A Country in Fragments
A subtle and reflective essay on whether the Lebanese will ever transcend their internal divisions and external challenges.
Lebanon can seem a country in the grip of permanent crisis. Political infighting has paralysed its institutions, and its economy is barely treading water, pulled under by the effects of the Syrian Civil War, which has disrupted tourism and brought over a million refugees across the border.
Many analysts have sought to explain Lebanon’s travails by the disputes and deals of the country’s confessional leaders and the destabilising forces of regional geopolitics.This perspective, however, overlooks the ways in which Lebanon’s inhabitants have tried to come to terms with the exhausting realities of daily life, from electricity shortages to traffic jams and festering mountains of rubbish on the streets. It is on such quotidien challenges that this book concentrates.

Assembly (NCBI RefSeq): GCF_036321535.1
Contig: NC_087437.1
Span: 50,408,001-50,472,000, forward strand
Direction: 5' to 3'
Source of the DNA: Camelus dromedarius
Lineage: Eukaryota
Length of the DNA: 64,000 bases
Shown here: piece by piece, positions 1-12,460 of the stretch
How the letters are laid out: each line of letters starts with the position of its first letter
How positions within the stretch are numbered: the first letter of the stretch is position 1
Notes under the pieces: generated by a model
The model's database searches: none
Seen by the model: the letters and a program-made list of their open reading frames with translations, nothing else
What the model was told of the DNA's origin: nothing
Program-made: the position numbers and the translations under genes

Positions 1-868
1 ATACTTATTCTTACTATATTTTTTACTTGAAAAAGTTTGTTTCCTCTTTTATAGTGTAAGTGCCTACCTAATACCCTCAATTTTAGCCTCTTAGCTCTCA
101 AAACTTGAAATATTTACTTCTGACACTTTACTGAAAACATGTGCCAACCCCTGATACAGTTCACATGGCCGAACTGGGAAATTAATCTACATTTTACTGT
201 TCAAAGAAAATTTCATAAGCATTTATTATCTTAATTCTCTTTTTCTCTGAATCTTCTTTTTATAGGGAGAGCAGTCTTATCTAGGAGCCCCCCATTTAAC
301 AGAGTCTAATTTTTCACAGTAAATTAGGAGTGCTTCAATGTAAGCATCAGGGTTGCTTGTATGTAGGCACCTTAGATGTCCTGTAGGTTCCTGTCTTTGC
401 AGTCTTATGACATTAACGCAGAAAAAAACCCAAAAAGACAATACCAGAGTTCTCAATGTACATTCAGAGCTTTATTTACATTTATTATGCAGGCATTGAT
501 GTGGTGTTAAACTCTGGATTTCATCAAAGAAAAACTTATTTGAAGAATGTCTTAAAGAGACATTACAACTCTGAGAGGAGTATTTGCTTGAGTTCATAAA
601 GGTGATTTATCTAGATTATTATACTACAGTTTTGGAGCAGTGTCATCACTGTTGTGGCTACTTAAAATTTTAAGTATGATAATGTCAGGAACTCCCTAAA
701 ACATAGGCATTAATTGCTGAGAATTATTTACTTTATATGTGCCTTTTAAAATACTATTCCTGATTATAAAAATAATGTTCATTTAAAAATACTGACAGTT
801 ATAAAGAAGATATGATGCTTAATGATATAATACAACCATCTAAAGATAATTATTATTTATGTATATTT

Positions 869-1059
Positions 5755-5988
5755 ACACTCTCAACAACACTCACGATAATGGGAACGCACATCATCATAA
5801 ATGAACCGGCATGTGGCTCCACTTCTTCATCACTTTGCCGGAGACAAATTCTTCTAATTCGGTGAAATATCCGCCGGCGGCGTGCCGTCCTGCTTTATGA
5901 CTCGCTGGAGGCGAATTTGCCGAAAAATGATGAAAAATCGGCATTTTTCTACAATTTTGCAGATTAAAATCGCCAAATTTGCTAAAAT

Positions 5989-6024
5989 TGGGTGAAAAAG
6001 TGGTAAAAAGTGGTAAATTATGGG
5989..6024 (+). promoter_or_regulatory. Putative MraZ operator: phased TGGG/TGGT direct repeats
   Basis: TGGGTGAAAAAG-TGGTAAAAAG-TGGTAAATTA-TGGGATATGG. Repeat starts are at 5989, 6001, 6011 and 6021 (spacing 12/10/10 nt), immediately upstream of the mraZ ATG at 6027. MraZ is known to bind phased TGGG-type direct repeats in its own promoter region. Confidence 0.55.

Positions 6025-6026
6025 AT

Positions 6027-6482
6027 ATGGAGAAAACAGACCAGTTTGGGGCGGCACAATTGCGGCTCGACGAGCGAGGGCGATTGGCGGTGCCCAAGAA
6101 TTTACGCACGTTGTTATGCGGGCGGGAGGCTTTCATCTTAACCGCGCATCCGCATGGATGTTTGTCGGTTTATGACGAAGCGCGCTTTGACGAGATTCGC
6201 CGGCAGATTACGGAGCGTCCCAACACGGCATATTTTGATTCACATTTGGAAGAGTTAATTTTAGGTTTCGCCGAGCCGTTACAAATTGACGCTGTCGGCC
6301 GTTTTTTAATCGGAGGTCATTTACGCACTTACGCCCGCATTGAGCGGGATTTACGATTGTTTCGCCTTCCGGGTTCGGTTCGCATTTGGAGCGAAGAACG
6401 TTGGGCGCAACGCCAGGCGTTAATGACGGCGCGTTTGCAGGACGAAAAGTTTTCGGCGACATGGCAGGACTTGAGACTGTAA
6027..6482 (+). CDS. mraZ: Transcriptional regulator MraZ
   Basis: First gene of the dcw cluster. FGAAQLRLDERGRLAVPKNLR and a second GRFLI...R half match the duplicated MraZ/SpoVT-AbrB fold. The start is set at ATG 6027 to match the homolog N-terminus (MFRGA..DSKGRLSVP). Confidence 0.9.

Scrutinising the fraught, creative politics of everyday life, Andrew Arsan examines the stories and structural forces that frame the daily existences of ordinary Lebanese, and reconstructs how they make sense of, and make do with, these stresses and strains.
Arsan argues there is nothing exceptional about Lebanon’s woes. Rather, they are, in many ways, emblematic of these times of economic precariousness, public piety, populist rhetoric and popular disaffection. By making sense of Lebanon, we can also begin to understand the twenty-first century.
Andrew Arsan is University Lecturer in Modern Middle Eastern History at the University of Cambridge and a fellow of St John’s College, Cambridge. His first book, Interlopers of Empire: The Lebanese Diaspora in Colonial French West Africa was joint winner of the 2015 Royal Historical Society Gladstone Prize.